The right destination

Euro Marine Logistics specialises in transporting vehicles (mainly newly built cars, LCV’s and vans) through its short-sea carrier service. Based in Wemmel, Belgium, it transports over one million units of cargo every year. It is a massive undertaking, and unsurprisingly requires a lot of organisation. In order to keep up with demand, the company moved into new offices in November 2016, launched a new Biscay Trade route, and added two new medium-sized vessels to its fleet of 15 vehicles ships.

Managing Director Marc Pauwels feels that the way it is set up has been the secret behind its success: “Quality and safety are top priorities in its daily activity. There is an in-house department monitoring the condition, maintenance, movement, cargo operations and stowage.” While that unit handles transportation, Marc is steering the business’ overall framework and structure: “My role is to implement and execute a strategy, so that the goals put in place by the owners can be met. In our business segment, there is competition from inland, ferry and RORO (Roll On, Roll Off), and there are also environmental considerations such as low sulphur fuels, ballast water treatments and so forth, that means the model needs to be adapted so that continuity can be maintained.”

Demand
The need to keep up with demand means that flexibility is vital, as Marc explains: “The shipping industry is extremely competitive and the key is to optimise the utilisation of your assets, meaning you need to fill your ship more than once in order to generate some margin. From that perspective, securing sufficient volumes is essential.” While this is true, the demand can sometimes appear contradictory, with a requirement for large loads conflicting with a need for shorter trips. In order to balance this out, the company has a range of vessels that range from the smaller 750 CEU (Car Equivalent Unit) to the largest models that are over 3000 CEU. As Marc further details, having a range of options can cover a number of different circumstances: “What we select for each job depends on the physical limitations of the ports, the speed, fuel consumption and so forth.”

One way to adjust to consumer requirements has been opening up new routes. In March 2017, a new service was established between Santander, Zeebruge, Le Havre and Southampton, known as the Biscay Trade route, something Marc believes will be beneficial to customers: “By putting two 1500 CEU ships in a dedicated rotation, Euro Marine Logistics can offer cargo transport at sea every four days with guaranteed space.”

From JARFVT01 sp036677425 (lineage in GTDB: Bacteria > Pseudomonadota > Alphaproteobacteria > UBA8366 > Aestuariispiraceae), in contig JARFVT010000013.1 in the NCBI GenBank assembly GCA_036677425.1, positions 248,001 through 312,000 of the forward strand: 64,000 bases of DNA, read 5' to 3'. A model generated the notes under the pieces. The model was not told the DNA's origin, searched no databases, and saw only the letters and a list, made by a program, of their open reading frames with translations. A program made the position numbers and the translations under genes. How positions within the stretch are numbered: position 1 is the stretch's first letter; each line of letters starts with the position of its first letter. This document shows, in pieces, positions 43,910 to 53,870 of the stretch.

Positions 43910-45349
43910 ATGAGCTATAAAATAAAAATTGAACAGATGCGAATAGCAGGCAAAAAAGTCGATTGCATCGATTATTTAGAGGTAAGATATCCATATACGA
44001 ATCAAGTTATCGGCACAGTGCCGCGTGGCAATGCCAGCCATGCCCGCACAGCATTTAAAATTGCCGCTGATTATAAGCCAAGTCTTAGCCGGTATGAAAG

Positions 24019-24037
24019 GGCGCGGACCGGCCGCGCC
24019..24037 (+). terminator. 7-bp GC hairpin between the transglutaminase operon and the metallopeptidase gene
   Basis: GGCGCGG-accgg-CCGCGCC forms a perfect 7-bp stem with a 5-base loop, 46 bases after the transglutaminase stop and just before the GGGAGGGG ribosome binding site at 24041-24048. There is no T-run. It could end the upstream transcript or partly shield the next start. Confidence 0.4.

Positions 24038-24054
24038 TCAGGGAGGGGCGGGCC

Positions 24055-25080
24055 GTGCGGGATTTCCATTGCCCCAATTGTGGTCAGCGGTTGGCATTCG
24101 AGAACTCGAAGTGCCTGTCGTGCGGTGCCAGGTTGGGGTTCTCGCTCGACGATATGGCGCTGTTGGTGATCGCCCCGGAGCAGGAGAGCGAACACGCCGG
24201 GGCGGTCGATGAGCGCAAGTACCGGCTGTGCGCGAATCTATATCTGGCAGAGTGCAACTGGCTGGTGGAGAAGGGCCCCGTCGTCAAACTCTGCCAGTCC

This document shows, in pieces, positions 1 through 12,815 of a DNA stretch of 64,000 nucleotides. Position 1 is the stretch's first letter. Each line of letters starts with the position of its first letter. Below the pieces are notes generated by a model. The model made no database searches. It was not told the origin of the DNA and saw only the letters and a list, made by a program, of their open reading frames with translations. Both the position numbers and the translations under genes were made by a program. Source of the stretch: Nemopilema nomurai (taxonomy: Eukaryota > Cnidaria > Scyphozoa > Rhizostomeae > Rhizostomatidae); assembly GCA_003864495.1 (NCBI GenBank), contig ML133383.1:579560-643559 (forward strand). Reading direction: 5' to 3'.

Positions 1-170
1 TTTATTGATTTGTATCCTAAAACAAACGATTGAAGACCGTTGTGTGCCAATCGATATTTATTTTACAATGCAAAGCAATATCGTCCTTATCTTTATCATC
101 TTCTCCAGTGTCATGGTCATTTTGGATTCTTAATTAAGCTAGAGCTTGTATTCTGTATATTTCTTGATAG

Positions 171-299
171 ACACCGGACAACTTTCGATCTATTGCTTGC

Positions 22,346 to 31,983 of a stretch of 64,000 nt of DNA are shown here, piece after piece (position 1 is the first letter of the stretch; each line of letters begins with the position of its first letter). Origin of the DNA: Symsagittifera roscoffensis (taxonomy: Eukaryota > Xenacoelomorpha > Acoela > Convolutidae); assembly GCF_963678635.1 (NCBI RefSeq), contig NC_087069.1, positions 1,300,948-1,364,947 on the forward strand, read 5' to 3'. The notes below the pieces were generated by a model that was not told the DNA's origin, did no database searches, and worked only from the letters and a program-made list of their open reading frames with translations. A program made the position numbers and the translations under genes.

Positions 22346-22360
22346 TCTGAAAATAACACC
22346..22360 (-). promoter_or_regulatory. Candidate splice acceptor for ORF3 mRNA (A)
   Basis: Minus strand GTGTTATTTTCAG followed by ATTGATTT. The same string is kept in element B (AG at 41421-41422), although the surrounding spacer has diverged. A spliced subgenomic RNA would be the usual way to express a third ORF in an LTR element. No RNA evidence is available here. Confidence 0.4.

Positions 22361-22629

Communication
In November 2016, the company relocated to a new office space, a process that has further optimised the way the team works: “The main reason for the move was the need for more space, to accommodate a team that has been growing for the last few years. Furthermore, the more landscape style of working environment has helped to enhance the teamwork among the divisions,” Marc states.

What is interesting is the people that make up the workforce: “There are 42 employees, consisting of 12 nationalities and of them less than ten of those have a marine background. The other people were selected based on specific skills such as energy, intelligence and integrity. Shipping is a super dynamic environment, therefore it is vital that colleagues support each other,” Marc adds.

A couple of aspects where this spirit of collaboration is very important is being aware of environmental and safety concerns. When it comes to working at sea, inevitably the two are intertwined as Marc details: “A moment of carelessness may lead to a serious incident, such as oil pollution or fatal accidents. In this respect, it is vital that everyone is fully aware of the responsibility that comes with this, while also drawing on the expertise of the owners, who are amongst the world leaders in safe operations.” While there is a belief that transportation by sea is relatively cleaner compared to other methods such as air freight, Marc is adamant that the business can always go further in its commitment to sustainability: “While transport by ship is considered a superior means of transporting mass volumes of cargo, compared to other modes, there is the need to reduce noxious emissions from ship exhausts. In this respect, it is important to comply with relevant pollution rules, even though this requires further investment on the vehicles and fuel.”

In recent years, the industry has faced a number of challenges, including pressure on freight rates, as well as some political uncertainty around Russia and Brexit. However, Marc remains confident that the organisation has the key to keep businesses moving, with ideas on how to further develop this in the future also in the pipeline: “Shippers are expecting providers to be innovative, offering solutions to increase efficiency and reduce overall cost for the customer. The focus has to be on designing concepts to meet this need, and this will not only be limited to port-to-port delivery.”

Ultimately, the philosophy behind Euro Marine Logistics is echoed by Marc, and it is a great summary of its drive and positive attitude: “We cannot control the wind, but we can direct the sail to always reach the right destination.”

Euro Marine Logistics
One of Europe’s leading short-sea carriers
Transports more than one million units a year
Operates 15 vessels, ranging from 750 CEU to over 3000 CEU